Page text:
The ‘detention centres’ along America’s southern border which hold unaccompanied migrant children were not a huge topic of debate during President Barack Obama’s tenure in the Oval Office. Almost overnight, these became ‘cages’ under President Trump, despite their terrible conditions remaining largely unchanged from the previous administration. ‘Executive Orders’ – which Obama gloated about when he put pen to paper – are now ‘autocracy’ under Trump.

Here in the UK, getting the rich to pay their ‘fair share’ of tax is dubbed a ‘dementia tax’ if it ends up in the wrong party’s manifesto.

Dangerous, carbon-emitting activity is ‘humanitarian outreach’ if Harry and Meghan are the ones on the private jet.

Energy price caps proposed by Ed Miliband are… energy price caps implemented by Theresa May. Sometimes you don’t even need to change your language to re-write history and get away with it (political history anyway, the consequences of the policy itself will be unmasked in due time).

But perhaps one of the most egregious adaptions (egregious: another morpher), will be the new definition of ‘proroguing’ which has swept the UK and beyond in a 48 hour window.

Before our new, politically toxic definition of proroguing took hold, we would have understood the suspension of Parliament to be a frequent but mundane calendar staple, when the Queen’s Speech takes place.

Some rituals movements would happen in the Commons and get aired on TV. We’d comment on Corbyn’s facial expressions while they took place, the Queen would read out her government-approved script. The suspension of Government would be fleeting and activity would resume as normal.

This year, because it’s politically convenient, proroguing Parliament for the Queen’s Speech is ‘trashing our democracy’, ‘archaic’, and according to Wednesday’s protesters ‘a coup’.

Being able to utter such absurdities is a luxury only granted to those who have never known anything but a safe, strong and guarded democracy, in which their rights are upheld and their vote always counts.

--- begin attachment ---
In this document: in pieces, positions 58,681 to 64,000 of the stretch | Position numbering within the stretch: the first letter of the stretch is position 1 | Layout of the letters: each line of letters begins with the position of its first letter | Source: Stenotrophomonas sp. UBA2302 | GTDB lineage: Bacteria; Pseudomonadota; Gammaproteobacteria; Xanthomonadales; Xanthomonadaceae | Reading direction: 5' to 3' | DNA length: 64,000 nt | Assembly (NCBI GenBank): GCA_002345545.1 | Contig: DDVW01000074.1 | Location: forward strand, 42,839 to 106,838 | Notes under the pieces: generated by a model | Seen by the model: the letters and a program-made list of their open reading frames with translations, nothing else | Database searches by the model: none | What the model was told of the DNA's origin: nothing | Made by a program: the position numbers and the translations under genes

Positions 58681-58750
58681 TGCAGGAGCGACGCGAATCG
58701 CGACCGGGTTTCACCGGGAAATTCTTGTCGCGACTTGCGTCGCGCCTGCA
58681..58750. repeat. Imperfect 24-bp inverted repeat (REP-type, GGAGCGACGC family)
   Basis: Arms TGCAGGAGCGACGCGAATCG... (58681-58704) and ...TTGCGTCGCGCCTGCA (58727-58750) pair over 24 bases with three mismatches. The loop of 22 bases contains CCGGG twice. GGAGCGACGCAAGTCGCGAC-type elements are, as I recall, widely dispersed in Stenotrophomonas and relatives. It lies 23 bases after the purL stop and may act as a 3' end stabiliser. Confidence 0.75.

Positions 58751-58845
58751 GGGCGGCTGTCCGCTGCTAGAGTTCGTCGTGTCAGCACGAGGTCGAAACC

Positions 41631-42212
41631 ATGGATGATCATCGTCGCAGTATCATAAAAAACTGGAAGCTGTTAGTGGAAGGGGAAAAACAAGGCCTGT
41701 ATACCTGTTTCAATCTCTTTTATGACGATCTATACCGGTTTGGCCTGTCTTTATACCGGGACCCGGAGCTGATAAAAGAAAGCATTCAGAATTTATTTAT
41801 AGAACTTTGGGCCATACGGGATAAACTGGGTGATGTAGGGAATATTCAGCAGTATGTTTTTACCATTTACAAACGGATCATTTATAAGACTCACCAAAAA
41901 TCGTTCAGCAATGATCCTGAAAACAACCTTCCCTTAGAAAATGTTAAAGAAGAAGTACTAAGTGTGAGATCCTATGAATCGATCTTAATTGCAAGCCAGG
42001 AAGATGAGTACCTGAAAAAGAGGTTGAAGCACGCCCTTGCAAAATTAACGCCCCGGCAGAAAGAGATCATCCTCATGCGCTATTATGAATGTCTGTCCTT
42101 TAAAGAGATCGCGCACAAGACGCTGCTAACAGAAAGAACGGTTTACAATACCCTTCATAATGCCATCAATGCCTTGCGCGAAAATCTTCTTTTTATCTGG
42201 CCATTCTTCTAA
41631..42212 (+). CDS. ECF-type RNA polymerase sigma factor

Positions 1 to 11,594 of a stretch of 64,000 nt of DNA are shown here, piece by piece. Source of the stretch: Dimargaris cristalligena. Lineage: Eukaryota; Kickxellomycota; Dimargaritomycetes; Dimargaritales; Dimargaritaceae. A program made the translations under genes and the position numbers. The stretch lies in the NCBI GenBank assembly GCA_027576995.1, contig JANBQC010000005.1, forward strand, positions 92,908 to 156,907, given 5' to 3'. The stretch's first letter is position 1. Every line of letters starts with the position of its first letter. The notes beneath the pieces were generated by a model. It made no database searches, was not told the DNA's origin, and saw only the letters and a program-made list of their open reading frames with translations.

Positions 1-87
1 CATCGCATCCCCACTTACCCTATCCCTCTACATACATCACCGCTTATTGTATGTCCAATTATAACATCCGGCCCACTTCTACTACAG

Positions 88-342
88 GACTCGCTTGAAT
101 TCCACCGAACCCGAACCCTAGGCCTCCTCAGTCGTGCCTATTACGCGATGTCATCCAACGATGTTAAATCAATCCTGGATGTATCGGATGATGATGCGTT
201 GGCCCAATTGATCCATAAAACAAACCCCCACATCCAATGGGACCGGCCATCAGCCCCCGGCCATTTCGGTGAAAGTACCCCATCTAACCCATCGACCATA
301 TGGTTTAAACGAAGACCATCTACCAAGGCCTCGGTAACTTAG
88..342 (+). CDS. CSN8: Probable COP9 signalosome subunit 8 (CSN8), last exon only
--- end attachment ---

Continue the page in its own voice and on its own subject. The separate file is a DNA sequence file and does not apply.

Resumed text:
Yet everyone has fed into the conjectured celebrations and outrage. Brexiteers toasting the suspension of Parliament to secure the UK’s exit from the EU have been just as misleading on the topic as the cries from Remainers of dictatorship and cancelling of democratic processes.

It’s a political storm in a tea-cup (as pointed out by many already, this year’s prorogation amounts to a grand total of three additional days Parliament won’t be sitting, tacked on to the party conference season recess). Prorogation happens frequently, and for good reason (this time included). There’s nothing interesting or new about it, except that we’ve decided to scandalise it.

The damage will not be to political processes, or even to the outcome of Brexit. There is still time for MPs who deride the result of 17.4 million votes to try to do something about it.

The damage will be to our already fractured, often impenetrable political discourse, which paints our political opponents as the worst-intentioned people, the most evil of sinners, the devil incarnate.

How timely, that during Scottish Conservative leader Ruth Davidson’s resignation remarks yesterday, she ended by calling for improved discussion and dialogue.

‘Improve’ – now meant ‘to better’ – stems from ‘to one’s profit’. Whose agenda is advancing, who is profiting, really, from the degrading and demoralising of our debate?

https://blogs.spectator.co.uk/2019/0...lish-language/
 
Blackleaf
+1
#10
The Great Meltdown

Read Tom Slater’s editorial from this week’s spiked newsletter.



Tom Slater
Deputy Editor

30th August 2019
Spiked